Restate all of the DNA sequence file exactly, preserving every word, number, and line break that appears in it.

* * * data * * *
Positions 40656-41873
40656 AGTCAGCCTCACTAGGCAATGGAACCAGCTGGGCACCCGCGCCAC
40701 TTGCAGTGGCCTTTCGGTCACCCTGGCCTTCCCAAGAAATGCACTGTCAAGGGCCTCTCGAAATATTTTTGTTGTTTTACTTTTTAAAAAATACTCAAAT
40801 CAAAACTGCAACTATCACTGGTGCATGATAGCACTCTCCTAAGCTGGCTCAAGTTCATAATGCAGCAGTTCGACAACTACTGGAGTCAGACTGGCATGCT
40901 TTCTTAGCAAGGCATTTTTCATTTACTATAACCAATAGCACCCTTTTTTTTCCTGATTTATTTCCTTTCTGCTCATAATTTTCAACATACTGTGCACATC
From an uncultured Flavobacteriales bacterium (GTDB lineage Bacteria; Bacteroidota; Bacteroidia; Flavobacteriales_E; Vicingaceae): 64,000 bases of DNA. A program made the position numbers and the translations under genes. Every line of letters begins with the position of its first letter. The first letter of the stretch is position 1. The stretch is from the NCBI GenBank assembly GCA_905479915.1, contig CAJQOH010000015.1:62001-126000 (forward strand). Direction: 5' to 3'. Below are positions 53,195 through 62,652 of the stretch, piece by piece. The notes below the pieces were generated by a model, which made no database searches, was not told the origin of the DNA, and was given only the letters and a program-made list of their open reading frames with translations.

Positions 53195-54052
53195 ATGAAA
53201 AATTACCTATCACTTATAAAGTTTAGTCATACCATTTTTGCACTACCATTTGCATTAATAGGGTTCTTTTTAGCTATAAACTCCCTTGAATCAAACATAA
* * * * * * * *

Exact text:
Positions 40656-41873
40656 AGTCAGCCTCACTAGGCAATGGAACCAGCTGGGCACCCGCGCCAC
40701 TTGCAGTGGCCTTTCGGTCACCCTGGCCTTCCCAAGAAATGCACTGTCAAGGGCCTCTCGAAATATTTTTGTTGTTTTACTTTTTAAAAAATACTCAAAT
40801 CAAAACTGCAACTATCACTGGTGCATGATAGCACTCTCCTAAGCTGGCTCAAGTTCATAATGCAGCAGTTCGACAACTACTGGAGTCAGACTGGCATGCT
40901 TTCTTAGCAAGGCATTTTTCATTTACTATAACCAATAGCACCCTTTTTTTTCCTGATTTATTTCCTTTCTGCTCATAATTTTCAACATACTGTGCACATC
From an uncultured Flavobacteriales bacterium (GTDB lineage Bacteria; Bacteroidota; Bacteroidia; Flavobacteriales_E; Vicingaceae): 64,000 bases of DNA. A program made the position numbers and the translations under genes. Every line of letters begins with the position of its first letter. The first letter of the stretch is position 1. The stretch is from the NCBI GenBank assembly GCA_905479915.1, contig CAJQOH010000015.1:62001-126000 (forward strand). Direction: 5' to 3'. Below are positions 53,195 through 62,652 of the stretch, piece by piece. The notes below the pieces were generated by a model, which made no database searches, was not told the origin of the DNA, and was given only the letters and a program-made list of their open reading frames with translations.

Positions 53195-54052
53195 ATGAAA
53201 AATTACCTATCACTTATAAAGTTTAGTCATACCATTTTTGCACTACCATTTGCATTAATAGGGTTCTTTTTAGCTATAAACTCCCTTGAATCAAACATAA